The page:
• Dissolving a Nonprofit - What You Need to Know

Dissolving a Nonprofit – What You Need to Know

Dissolving a nonprofit in California involves several steps. From obtaining approval to dissolve the nonprofit, to filing all required legal documents with the Secretary of State and the Attorney General, winding up a nonprofit can be a tedious task. Read on to learn more about what you need to know when dissolving a nonprofit in California.

The Process of Dissolving a Nonprofit

Dissolving a nonprofit is different from dissolving a for-profit company. Because a nonprofit is a tax-exempt entity, its assets cannot be distributed among business members. Instead, when dissolving a nonprofit, all of the nonprofit’s assets must be transferred to a similar nonprofit. Complete the following requirements to dissolve your nonprofit:

Vote for Dissolution of the Nonprofit

In California, a nonprofit can be dissolved in one of three ways:

  1. By a majority approval of the nonprofit’s members
  2. By an action of the directors followed by consent of members
  3. By a vote of directors in the event the nonprofit does not have members

A vote to dissolve the nonprofit by written ballot must be completed by a majority of members under the first option above. Under the second option, the board will approve the resolution to submit to members. The members then meet and vote to approve the resolution. Under the third method,  the board solely approves the resolution. In addition, the Board of Directors can elect to dissolve a nonprofit under the following circumstances:

1. A court determines that the nonprofit is bankrupt.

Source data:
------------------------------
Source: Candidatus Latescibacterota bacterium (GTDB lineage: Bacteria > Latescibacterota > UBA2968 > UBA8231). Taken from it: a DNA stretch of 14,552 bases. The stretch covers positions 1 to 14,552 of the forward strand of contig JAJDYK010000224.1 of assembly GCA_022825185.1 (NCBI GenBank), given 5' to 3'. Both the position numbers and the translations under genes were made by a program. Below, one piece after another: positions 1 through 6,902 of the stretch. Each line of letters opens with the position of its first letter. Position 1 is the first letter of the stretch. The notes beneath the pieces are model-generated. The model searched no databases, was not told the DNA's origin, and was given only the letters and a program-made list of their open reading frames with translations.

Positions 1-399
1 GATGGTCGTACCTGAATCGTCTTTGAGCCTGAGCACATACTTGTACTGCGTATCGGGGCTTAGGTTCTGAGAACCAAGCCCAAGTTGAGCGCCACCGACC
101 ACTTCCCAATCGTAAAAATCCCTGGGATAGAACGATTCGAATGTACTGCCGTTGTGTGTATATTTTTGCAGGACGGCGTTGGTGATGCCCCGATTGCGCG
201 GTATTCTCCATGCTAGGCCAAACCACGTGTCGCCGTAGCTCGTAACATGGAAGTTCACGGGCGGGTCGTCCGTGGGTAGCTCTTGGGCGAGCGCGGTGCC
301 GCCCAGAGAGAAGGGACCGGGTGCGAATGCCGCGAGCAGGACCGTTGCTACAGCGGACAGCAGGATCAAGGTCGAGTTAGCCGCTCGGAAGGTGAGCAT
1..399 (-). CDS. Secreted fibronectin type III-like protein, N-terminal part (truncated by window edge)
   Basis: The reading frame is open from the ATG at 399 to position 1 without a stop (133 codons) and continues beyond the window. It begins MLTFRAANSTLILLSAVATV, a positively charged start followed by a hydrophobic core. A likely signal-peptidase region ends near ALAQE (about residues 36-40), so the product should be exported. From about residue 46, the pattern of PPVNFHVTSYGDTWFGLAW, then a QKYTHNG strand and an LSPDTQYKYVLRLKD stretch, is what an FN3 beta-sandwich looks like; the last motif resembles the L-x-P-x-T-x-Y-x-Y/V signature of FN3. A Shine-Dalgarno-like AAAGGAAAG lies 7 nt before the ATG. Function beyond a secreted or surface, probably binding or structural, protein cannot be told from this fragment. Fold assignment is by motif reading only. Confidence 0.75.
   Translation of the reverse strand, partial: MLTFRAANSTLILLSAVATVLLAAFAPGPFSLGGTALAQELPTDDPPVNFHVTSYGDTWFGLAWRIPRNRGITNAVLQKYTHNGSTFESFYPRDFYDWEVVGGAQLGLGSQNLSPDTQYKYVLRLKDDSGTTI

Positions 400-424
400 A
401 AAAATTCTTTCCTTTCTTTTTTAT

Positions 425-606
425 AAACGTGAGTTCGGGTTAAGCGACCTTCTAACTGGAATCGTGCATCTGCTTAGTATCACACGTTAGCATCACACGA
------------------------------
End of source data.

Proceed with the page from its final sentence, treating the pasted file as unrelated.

2. The nonprofit has not conducted business within 5 years preceding the resolution.
3. The nonprofit Articles of Incorporation require dissolution.

File Final State Tax Return and Verify Status with Franchise Tax Board

The passage of Assembly Bill 2341 in September, 2006 resulted in changes to the Revenue and Taxation Code. With this amendment, when dissolving a nonprofit, the Franchise Tax Board no longer requires a “Tax Clearance Certificate.” It should be noted, however, that dissolution documents cannot be filed for a suspended corporation.

Prepare Certificate of Dissolution to Wind Up and Dissolve Nonprofit

Next, once the resolution to dissolve has been approved, file a Certificate of Election to Wind Up and Dissolve with the Secretary of State. Send a copy of the Certificate to the Attorney General. The Certificate must state that the nonprofit has elected to wind up and dissolve and who approved the resolution to dissolve. The Certificate does not have to be filed if the election to dissolve is approved by all members or directors in the event the nonprofit has no members.

Clearance from the Attorney General

Notice of the election to dissolve must be provided to the Attorney General and creditors. Notice also must be provided to members who did not vote. Once all of the nonprofit’s debts are paid, the remaining assets will have to be transferred to another nonprofit. The Board must seek a written waiver of objections from the Attorney General of the nonprofit’s proposed distribution of assets. The Board must send the Attorney General a letter that includes the following: